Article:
Beasts Of Burden #1(of 4) - 'Chapter One: The Gathering Storm' - Dorkin and Thompson
Story - I've never been a fan of talking Animal comics, sure I've read We3 and enjoyed it, but that's Grant Morrison and Frank Quitely! Talking animals are for kids! I'm an adult, give me Superman and Spider-Man! The height of maturity! I've also never read any Evan Dorkin (except one issue of Bill & Ted) or Jill Thompson comics before, so I had no idea what to expect from this. Talking animals solving mysteries? What is this, Scooby Doo? Well it is, but if Scooby Doo wasn't shit.
The premise of Beasts Of Burden is that a group of Dogs (and one Cat) investigate the Supernatural. It's pretty simple, and Dorkin and Thompson do it well, the Mysteries are interesting and just plain weird, a rain of frogs that eat and merge with eachother. I particularly love how the cutesiness of the animals is juxtaposed with the rather grisly and scary violence. It's really interesting to see a talking animal story treated seriously. The Giant Frog they face is genuinely creepy, and the way they take it out is violent.
There are some problems with it, this isn't the first Beasts Of Burden story, Dorkin and Thompson have done a few stories for Dark Horse anthologies, and having not read them, I was kind of dropped in at the deep end. The characters are not particularly well-defined (but that seems to be planned, Dorkin has said that they are just dogs, so their personalities aren't that distinct) and I was kind of confused as to which characters were which, I think perhaps the only one to stand out is Pugs, the uh, Pug, simply because of his distinctive look and Ben Grimm nature. There is also a wider mythology at work here, one of the lead dogs is a Werewolf or something, and there is a Society of 'Wise Dogs' that is in charge of the Dogs. I was a bit confused to be honest, and it knocks the book down a slight notch as there is no real explanation, but thankfully Dark Horse provide an online link so you can check out the earlier stories, which helped a bit. But on the whole, a new reader like me can follow on well, and the backstory is not essential to the main Giant Frog plot.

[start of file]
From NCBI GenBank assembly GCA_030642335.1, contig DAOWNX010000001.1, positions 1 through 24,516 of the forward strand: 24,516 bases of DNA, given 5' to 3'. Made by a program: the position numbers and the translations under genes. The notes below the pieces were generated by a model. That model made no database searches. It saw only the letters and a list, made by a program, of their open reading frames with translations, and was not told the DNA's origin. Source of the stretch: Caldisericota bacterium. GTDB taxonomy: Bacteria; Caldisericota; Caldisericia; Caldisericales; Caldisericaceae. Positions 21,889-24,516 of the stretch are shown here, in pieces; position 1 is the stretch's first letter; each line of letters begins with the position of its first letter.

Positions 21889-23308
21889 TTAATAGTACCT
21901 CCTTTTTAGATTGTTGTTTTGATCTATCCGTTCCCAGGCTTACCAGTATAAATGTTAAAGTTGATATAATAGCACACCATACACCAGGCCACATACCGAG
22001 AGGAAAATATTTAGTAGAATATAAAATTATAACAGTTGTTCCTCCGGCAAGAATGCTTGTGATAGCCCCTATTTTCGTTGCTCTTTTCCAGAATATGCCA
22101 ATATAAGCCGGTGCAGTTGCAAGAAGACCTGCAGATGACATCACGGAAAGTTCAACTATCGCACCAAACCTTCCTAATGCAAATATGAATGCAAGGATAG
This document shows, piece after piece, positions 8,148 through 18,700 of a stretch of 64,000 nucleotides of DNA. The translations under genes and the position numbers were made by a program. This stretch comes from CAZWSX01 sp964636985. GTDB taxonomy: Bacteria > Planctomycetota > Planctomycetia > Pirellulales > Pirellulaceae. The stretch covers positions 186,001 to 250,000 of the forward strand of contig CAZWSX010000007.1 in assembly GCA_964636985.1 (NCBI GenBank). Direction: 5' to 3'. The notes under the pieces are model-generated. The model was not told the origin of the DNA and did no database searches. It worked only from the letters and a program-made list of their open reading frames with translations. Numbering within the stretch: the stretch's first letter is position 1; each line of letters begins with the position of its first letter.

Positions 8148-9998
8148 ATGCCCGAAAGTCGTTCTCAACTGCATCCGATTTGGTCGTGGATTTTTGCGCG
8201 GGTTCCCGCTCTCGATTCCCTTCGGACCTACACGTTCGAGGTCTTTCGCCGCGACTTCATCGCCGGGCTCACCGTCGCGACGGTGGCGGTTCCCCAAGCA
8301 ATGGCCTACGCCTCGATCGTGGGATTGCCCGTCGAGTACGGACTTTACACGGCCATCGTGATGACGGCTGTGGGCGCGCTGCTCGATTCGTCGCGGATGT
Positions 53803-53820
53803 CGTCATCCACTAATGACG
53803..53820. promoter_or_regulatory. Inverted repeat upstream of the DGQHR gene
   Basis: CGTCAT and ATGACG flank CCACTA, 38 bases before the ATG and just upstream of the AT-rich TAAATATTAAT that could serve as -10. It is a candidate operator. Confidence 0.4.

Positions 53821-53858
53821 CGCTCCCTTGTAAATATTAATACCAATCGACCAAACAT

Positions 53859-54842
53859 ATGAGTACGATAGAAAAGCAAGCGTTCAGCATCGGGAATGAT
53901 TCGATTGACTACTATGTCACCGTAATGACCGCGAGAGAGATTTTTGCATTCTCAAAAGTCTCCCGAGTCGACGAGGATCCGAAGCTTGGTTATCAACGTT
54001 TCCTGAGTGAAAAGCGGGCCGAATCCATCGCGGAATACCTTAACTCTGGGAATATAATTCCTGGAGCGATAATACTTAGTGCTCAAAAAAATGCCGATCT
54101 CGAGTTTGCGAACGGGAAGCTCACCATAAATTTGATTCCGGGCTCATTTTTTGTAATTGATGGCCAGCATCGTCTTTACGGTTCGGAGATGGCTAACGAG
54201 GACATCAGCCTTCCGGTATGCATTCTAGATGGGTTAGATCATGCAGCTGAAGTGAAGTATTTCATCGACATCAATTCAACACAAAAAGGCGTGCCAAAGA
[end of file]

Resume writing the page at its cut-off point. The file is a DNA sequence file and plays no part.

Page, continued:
Overall, this was a great first issue, the idea is a great one, it mixes the cute with the sick, and is very funny in parts, I loved it whenever Dorkin would emphasise the dogginess of these characters. And the art, man... the art. But I'll get to that later. If you're looking for something a little different, and a surprise, Beasts Of Burden is a great pick, just make sure you read the Online stories first.
Art - As I've said, I'm not familiar with Jill Thompson's work, but after this I will definitely try and check her stuff out. She paints this issue, and it is beautiful, the colours just pop, it looks magical. I particularly liked how she drew the cats and dogs not in a cartoony way, but realistically, yet they remained very expressive. And she handled the creepy gore stuff very well too. That deer's head, shudder. Lovely stuff, and it elevates the story to another level.
Best Line - I know it's obvious, since it was on the back cover, but 'Oh, Crap. Looks like stupid's back in season...' is a damn good line.
8/10, knocked up 2 whole points because of the art, could have been a nine if the backstory wasn't just eluded too.